Pressure build-up in a rock-fluid system varies significantly and the variation depends on the basin history, geological structure, thickness, rock composition of the sedimentary basin and the activity of the geodynamic processes of the basin. In drilling operations, it is necessary to determine pore pressure of various formations penetrated by the borehole. The knowledge of pressure gradient enables the driller take extra precautions while penetrating abnormally high pressure zones in order to avoid kicks, which could be fatal due to blow outs. Such abnormal pressures that cause blow out are called g eo-pressure and the formations where they occur are known as overpressure zones, Nfor et al, (2011). Pore pressure can be deduced from seismic response by studying the interval velocities. Generally, high pore pressure intervals have lower velocities compared to the same lithology and geologic structure of a formation with normal pressured intervals of the same depth, Dutta, (2002). Seismic velocities are strongly affected by sediment compaction rate which also affects the pore pressure build up in a formation. Under this assumption, seismic velocities can be used to predict pore pressure regimes in areas that have not been drilled, Nwozor et al (2013). The rock velocity is also affected by several factors which depend on each other. Such factors are density, porosity, pore fluid type, fluid saturation, lithology and clay content. Base on petroleum sector and geological challenges in hydrocarbon recovery from reservoir, special attention demands that, not every velocity anomaly can be caused by pore pressure variations, because coarse grain size with high porosity value underlain by well compacted shale at any depth will cause seismic velocity interval to be low. Therefore the geological knowledge of sonic velocity, density and resistivity sensitivityto pore pressure are used as a guide to the seismic velocity interpretation to avoid ambiguities.

The Field under study- (X oil field) is located in the Niger Delta basin of Nigeria. The prolific Niger Delta basin of Nigeria, is  located in the southern part of Nigeria, and is bounded approximately  y longitudes 5000’E – 8000’E and latitudes 4000’N –  7000’N, covering an area Of about 75,000 sq. km with a sedimentary thickness of between 30,000 to 40,000ft, Burke, (1972).This Tertiary Basin has been extensively discussed by workers such as, Burke, (1972); Merki, (1972); Murat, (1972); Short and Stauble, (1967); etc. The basin consists of three main lithostratigraphic sedimentary units. Pliocene to Recent aquiferous Benin Formation, underlain by a Miocene Pliocene deltaic marine to paralic petroliferous sand/shale Agbada Formation and a basal low density, high pressure marine shale’s belonging to the Oligocene to Miocene Akata Formation. Thetarget of oil exploration/exploitations within the basin is the Agbada Formation, which contains the best reservoirs. The presence of a combination of rollover structures, faulted anticlines, growth faults and some thick shale columns, are favorable traps for petroleum accumulation and also prone to overpressure, especially if very close to the naturally overpressure underlying Akata shale.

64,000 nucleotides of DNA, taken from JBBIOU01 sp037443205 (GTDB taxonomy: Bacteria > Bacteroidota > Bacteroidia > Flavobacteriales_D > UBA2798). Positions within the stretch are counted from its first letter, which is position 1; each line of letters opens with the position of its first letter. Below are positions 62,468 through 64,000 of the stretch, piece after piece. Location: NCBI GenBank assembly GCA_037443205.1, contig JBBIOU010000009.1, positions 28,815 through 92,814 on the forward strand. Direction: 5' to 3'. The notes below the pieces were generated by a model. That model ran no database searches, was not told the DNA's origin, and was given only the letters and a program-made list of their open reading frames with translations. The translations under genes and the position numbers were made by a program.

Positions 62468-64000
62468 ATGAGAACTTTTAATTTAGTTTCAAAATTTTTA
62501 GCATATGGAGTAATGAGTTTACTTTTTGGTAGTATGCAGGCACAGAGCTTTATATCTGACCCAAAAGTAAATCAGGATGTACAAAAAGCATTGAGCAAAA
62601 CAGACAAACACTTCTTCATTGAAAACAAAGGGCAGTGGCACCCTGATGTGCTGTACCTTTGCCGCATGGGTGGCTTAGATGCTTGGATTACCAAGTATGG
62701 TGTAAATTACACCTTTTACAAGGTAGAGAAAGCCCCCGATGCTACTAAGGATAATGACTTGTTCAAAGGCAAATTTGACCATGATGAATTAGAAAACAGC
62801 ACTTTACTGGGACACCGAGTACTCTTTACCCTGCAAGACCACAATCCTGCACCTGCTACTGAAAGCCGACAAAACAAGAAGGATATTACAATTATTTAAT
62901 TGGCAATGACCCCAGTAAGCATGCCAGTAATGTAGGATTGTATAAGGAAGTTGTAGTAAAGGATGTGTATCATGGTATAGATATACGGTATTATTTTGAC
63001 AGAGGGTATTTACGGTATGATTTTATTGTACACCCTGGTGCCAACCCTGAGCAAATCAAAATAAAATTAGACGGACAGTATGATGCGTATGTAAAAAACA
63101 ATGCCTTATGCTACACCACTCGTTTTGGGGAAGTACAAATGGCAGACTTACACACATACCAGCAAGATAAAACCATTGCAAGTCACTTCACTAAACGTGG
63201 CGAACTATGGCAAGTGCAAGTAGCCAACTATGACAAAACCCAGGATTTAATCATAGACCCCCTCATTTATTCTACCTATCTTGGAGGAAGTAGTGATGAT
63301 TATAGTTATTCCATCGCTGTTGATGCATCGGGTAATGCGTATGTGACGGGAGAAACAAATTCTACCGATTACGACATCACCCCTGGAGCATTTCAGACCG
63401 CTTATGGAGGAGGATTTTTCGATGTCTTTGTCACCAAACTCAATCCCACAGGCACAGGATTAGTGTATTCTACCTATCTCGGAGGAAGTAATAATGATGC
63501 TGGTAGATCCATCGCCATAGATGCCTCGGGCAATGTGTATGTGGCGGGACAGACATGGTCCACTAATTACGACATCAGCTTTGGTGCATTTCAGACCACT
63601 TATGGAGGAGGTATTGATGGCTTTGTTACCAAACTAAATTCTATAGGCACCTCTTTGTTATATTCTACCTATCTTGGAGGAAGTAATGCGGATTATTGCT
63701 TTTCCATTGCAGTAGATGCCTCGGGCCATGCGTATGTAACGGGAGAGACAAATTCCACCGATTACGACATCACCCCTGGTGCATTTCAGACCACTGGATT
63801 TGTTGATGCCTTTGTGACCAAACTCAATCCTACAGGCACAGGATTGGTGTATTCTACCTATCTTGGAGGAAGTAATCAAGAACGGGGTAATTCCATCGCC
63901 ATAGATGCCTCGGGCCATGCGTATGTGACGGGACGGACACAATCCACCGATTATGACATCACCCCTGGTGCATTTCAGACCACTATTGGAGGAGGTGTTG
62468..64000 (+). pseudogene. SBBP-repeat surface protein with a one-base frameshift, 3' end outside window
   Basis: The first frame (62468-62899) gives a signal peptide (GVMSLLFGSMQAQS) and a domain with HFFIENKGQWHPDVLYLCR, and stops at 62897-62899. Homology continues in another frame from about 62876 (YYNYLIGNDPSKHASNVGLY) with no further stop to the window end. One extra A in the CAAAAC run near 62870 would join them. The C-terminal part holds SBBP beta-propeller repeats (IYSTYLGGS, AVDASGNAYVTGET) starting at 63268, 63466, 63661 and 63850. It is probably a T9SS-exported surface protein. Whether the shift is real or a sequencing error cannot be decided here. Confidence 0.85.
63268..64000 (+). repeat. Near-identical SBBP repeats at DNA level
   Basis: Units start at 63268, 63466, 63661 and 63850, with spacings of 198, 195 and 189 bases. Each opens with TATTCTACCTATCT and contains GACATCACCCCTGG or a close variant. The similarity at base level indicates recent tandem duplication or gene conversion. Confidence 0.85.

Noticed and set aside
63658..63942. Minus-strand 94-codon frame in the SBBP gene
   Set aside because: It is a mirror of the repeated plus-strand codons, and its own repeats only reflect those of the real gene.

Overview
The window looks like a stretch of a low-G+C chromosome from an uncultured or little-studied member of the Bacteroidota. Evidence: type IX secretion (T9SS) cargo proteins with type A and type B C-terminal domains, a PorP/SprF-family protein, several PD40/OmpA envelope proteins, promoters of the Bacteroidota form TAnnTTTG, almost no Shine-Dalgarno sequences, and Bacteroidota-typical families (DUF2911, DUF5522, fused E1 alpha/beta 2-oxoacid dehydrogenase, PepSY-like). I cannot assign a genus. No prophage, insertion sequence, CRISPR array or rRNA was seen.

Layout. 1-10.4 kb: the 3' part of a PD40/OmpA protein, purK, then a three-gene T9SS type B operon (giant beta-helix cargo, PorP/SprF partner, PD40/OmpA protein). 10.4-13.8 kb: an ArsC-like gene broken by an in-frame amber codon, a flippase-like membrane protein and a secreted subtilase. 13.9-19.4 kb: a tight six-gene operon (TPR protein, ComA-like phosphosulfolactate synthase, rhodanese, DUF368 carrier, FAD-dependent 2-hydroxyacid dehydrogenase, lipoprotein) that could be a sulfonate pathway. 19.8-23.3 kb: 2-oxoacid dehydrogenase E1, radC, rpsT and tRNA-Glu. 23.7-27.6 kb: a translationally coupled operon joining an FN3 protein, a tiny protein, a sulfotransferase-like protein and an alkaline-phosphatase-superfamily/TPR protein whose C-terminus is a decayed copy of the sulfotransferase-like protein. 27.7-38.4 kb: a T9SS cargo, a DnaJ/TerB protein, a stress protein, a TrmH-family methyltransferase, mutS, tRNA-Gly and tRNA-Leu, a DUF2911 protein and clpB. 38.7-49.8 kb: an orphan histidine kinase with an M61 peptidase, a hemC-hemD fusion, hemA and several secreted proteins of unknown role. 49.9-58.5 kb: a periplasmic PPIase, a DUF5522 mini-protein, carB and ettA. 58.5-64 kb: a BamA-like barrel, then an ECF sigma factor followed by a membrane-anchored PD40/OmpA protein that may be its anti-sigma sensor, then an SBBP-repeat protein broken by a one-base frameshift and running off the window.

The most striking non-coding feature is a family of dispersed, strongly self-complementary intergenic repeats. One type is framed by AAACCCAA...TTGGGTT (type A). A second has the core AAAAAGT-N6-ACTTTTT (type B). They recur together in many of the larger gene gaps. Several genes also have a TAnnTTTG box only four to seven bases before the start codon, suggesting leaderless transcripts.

O’Connor et al., (2011) has presented regional pore pressure analysis of the Niger Delta, while Olatunbosun. et al (2014); Omolaiye and Ayolabi ; Uko and Tamunobereton (2003 )have studied the Afam section of the Niger Delta, detection of pore pressure from synthetic data and overpressure prediction using porosity data respectively. Considering the large extent of the Niger Delta, there was thus need to focus on other regions of the Niger Delta for similar pore pressure predictions, using seismic checkshots; hence the presence studies.

Materials and Methods

The application of pore pressure prediction technique in this work was based on the combination of Dutta (2002) and Bowers ( 995; 2002) theories developed to transform geologically calibrated seismic interval velocities to pore pressure. The basic data used for this work are seismic sections, check shot data and geophysical logs suites of the X oil field. The two main data processing tools used here include petrel and excel spreadsheet software. The following procedures were adopted in this research work.

Determination of Pore Pressure from Seismic Velocity

In this work, velocities derived from check-shot were developed to pressure gradient using Dutta (2002) and Bowers (1994; 2001) theories that assume that, the elastic wave velocities depend on the pore pressure and the total stress tensor according to their equation

A Brief Geology of  the Niger Delta basin.


Figure 1. A Base map (Top) and subsurface map (Bottom) of study area in Niger Delta sedimentary basin of Nigeria

δij = Sij- αPδj …………………………………. equation (1)

Where

δij = 1, i = j
α = Coefficient
P = Pore pressure
αij = Effective pressure
δij = overburden pressure.